Doing print was initially born out of two graphic designers’ desire to make stuff. But it was also very important, even then, that it validates an online thing. It validates it in the people’s perception, taking something from a bedroom hobby project to a legitimate publishing business. We also started doing events around the same time, next to doing client work, which didn’t have It’s Nice That’s name on it, but we were offered because we were doing It’s Nice That.
I like the idea that people don’t have a fucking clue, haha. That’s a good question. I hope I don’t chat about work too much when I’m not at work. Obviously, I want to chat about it when someone shows an interest in it, but I’m really aware of it not happening all of the time. As I live in Brighton now, for two years I commuted to London four days a week. That train journey was a really nice detachment from where work started and ended. Where home started.
I still can’t explain to people what I do. My partner always tells me she can’t believe how I don’t have one sentence to explain it after all these years.
There has to be more in life than work. I’m increasingly aware of that and to have interests and friends outside of work is extremely important.
I still can’t explain to people what I do. My partner always tells me she can’t believe how I don’t have one sentence to explain it after all these years. I tell people that I run a creative media company. Some people clearly don’t care and quickly move on and other people actually want to know what that means. It’s just part of it.
That’s a really good question. It’s funny — even in the last two weeks, I have designed more than I’ve done in the last year or so. Just because of this new project and through not having the resources I’m just designing it to get it started. I still really enjoy doing that. Even though, through not doing it every day during the last nine years, I’m not as good as I could be.
As for the directorship: less so. The culture that we so desperately have tried to grow across both businesses is to hire good people, who are proactive and have a bit of ownership and therefore see to it themselves that their thing grows. It’s not a directorship of making people work towards certain targets.
If you want to come work with us, great, you just need some autonomy, proactivity and confidence to push things forward. It is not just to put stuff in, post content blindly. There needs to be a bit more energy than that. The difficulty is when there is five of you, it’s easy to see if someone doesn’t quite fit into that. But when there are thirty of you it is a bit easier for people to slip through and being not the right ones for you. These are all things you only can learn by doing, by making the actual mistakes sometimes.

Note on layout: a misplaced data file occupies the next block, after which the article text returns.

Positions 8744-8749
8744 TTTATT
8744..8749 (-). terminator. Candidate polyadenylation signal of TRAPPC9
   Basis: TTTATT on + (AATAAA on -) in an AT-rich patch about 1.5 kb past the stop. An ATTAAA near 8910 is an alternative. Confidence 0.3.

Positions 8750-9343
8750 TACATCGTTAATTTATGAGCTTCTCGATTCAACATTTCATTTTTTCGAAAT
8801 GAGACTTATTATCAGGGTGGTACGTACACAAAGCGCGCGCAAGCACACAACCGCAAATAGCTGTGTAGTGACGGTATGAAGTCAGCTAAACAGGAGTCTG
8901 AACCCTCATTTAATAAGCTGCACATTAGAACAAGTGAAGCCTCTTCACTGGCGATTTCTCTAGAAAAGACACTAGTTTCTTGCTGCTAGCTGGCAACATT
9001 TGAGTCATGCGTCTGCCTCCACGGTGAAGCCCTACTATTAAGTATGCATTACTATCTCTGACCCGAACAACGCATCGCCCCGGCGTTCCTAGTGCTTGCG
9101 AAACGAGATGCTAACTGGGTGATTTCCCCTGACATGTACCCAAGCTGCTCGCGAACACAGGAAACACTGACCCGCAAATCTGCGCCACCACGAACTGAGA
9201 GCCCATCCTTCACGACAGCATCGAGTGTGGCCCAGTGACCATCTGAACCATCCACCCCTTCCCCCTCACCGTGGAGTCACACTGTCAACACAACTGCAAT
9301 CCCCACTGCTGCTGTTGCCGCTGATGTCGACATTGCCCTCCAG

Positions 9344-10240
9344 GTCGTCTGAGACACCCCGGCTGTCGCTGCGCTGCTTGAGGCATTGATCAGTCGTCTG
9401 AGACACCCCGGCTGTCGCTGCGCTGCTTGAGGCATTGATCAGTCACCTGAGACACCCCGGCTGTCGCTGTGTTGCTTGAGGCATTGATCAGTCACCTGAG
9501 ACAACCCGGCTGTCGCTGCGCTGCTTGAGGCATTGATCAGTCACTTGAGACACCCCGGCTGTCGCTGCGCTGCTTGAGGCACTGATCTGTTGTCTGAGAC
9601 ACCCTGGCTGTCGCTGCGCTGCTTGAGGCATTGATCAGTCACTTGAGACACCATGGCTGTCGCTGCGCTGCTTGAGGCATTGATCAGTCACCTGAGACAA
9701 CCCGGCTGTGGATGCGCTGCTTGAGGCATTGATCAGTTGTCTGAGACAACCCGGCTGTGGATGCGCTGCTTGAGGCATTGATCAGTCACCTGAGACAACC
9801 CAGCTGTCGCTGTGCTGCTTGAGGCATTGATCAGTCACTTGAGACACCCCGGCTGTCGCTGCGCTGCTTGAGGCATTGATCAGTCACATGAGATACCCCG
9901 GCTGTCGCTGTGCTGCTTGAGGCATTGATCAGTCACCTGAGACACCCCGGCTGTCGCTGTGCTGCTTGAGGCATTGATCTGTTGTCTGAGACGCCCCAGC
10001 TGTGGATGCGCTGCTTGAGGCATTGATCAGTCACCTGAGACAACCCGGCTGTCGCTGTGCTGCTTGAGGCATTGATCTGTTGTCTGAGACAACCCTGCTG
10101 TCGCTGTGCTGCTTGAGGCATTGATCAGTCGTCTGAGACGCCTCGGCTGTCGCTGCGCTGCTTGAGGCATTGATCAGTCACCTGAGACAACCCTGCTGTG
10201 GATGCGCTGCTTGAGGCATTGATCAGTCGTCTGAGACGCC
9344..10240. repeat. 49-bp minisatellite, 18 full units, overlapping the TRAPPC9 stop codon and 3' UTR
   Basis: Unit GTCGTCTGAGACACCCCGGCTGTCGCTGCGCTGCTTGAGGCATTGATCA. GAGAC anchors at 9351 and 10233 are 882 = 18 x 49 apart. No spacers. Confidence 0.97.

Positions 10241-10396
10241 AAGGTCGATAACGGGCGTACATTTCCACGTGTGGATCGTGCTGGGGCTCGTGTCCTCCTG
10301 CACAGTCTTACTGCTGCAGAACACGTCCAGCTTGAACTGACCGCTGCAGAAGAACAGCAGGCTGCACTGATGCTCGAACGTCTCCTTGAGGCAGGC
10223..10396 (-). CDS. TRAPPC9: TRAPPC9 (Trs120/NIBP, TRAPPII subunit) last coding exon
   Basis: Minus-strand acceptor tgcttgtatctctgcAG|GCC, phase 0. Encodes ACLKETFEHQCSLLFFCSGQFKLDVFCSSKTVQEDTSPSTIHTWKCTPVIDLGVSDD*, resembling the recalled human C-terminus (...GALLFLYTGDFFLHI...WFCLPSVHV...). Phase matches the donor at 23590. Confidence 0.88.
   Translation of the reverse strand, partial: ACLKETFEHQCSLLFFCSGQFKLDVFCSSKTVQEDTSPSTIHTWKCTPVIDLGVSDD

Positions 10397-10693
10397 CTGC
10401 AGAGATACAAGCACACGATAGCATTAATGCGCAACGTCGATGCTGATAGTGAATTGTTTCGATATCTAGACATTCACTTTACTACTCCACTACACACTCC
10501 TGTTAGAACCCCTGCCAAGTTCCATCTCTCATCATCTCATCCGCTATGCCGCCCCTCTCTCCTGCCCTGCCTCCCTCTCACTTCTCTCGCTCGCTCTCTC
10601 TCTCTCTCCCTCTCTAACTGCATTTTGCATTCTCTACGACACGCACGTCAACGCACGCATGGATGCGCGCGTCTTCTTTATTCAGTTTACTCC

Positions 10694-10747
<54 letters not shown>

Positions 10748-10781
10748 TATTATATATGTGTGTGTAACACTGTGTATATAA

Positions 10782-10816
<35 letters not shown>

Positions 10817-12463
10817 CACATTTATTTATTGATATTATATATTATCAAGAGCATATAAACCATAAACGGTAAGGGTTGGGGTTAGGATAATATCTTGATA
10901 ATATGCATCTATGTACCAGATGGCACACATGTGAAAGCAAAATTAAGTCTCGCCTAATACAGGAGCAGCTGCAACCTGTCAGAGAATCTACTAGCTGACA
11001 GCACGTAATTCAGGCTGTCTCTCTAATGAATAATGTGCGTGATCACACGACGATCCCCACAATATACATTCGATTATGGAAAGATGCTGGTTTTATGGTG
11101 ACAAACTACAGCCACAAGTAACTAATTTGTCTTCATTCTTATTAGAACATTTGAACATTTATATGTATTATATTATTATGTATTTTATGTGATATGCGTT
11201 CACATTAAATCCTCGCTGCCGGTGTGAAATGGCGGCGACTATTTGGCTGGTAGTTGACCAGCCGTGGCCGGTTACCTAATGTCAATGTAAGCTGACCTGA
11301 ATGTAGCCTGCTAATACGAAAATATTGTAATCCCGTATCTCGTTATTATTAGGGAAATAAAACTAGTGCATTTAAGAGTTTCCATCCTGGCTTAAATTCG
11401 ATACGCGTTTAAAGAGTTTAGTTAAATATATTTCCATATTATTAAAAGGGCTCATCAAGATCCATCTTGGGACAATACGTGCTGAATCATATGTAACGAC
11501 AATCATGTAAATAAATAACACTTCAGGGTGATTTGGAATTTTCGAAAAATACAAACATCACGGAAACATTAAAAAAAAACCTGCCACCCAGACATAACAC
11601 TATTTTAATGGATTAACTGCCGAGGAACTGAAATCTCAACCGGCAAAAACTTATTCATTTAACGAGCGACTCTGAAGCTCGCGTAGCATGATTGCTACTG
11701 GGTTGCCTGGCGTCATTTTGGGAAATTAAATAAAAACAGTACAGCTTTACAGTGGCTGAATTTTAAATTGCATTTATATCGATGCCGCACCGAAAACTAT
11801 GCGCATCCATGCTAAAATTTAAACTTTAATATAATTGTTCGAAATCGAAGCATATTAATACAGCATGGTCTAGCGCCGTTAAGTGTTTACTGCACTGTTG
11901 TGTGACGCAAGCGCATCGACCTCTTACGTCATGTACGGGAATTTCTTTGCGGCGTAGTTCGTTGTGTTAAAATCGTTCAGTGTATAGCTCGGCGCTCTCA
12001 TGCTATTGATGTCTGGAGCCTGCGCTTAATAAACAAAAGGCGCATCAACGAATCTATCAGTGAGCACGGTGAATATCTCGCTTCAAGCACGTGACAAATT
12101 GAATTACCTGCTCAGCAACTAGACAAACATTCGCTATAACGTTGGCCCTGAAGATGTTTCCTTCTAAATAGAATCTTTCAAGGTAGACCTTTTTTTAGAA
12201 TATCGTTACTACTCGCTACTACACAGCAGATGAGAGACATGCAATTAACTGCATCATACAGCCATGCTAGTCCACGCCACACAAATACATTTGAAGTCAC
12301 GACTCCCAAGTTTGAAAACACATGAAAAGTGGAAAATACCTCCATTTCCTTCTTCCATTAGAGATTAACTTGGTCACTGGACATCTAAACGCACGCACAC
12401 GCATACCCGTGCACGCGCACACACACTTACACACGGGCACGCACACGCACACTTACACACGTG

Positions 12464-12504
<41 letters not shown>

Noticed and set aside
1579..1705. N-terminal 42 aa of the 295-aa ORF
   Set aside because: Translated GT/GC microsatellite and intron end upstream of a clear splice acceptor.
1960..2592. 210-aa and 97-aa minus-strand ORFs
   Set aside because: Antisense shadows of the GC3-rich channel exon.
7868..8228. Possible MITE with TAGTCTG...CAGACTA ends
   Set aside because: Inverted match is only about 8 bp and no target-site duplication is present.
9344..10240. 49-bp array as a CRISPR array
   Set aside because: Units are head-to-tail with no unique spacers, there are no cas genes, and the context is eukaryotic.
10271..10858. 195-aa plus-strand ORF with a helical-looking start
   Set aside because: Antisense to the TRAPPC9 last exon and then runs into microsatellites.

I don’t have a ritual. I do get time for it now as I am investing a lot of time into the new thing. So I’m forcing myself to be creative. Working from Brighton also helps because I am away from the pressing day to day things. When I’m in the office I get asked many things, just because I am a few seconds away. When I’m in Brighton, despite having Slack, e-mail, etc., people have to make up their own mind. And I’m happy for them to call me and that will happen at times of course, but on the whole people use their autonomy and I feel like I have to focus on what I’m doing for the new business.
I’m extremely interested in conditioning as a big influence on how you behave and act. I’m the middle child of three boys and even in that there is an element of me realizing what it means to be in that dynamic. I am not the oldest, but also not the youngest. I think that plays out to a certain extend how I approach stuff. Not consciously in the slightest way, but when you identify certain traits, you will see it.
There is the fact hat we started It’s Nice That before social media took off, which is important. That whole system crept in after we had started for a couple of years, instead of it just being the environment. I think that is what triggers the sense of being overwhelmed, because you don’t really know what it was like before social media. When you look at your parents and grandparents and they tell you that they don’t understand how certain things work, as a result they must feel more content about certain things, because they are not bothered by those things. It helps feeling more content.
The content thing really interests me. There is that idea that society drives people to earn more money, live in bigger houses, go on longer holidays, drive bigger cars. Yet, there has to be a point when you feel content with what you have. Not limiting your ambition, but stop striving for a bigger house, another car.
Maybe this will be the case with younger generations. There is that big idea that they will be less tied down by things —having a global mindset— and therefore have less of an interest in something like a bigger house. This might also show in the rise of things like Snapchat, which goes against the archival nature of people and treats content like it didn’t exist. I’m really fascinated by that mindset and if people will actually become less materialistic. Don’t have that need for ownership. We will see.
There’s a great quote that says: “creativity is the last legal competitive advantage one can have over the competition.” When you do things creatively, you can have a greater effect than simply just chucking more money at something. With It’s Nice That we very much believe in championing that creativity. That is on the forefront.
But under that we have three super talented guys: Owen, who is our editor, Jamie who leads our creative team and Caroline, who leads the project managers. It’s about trying to achieve stuff through them and their teams. It’s not about us ruling with an iron fist, telling them to do this and stop doing that. It is about getting a collective desire to do what we do.
We want to create something that has longevity, has a legacy, a distinct place in the creative industry.
We want to create something that has longevity, has a legacy, a distinct place in the creative industry. We will make a few mistakes. We will do some stuff we normally run from, but on the whole the thing is always growing. In the last thirty days we have reached the largest number of people we have ever reached in a thirty day period and that tells me we are going in the right direction. It’s about trying to create something that people want to be a part of. A place where people actually want to work. And we can do it our own way because we own it ourselves.
Bas van de Poel is Head of Playful Research at future-living lab SPACE10 in Copenhagen and works freelance for Dekmantel.
Samuel de Goede is a talented creative that currently works at the fashion label BYBORRE.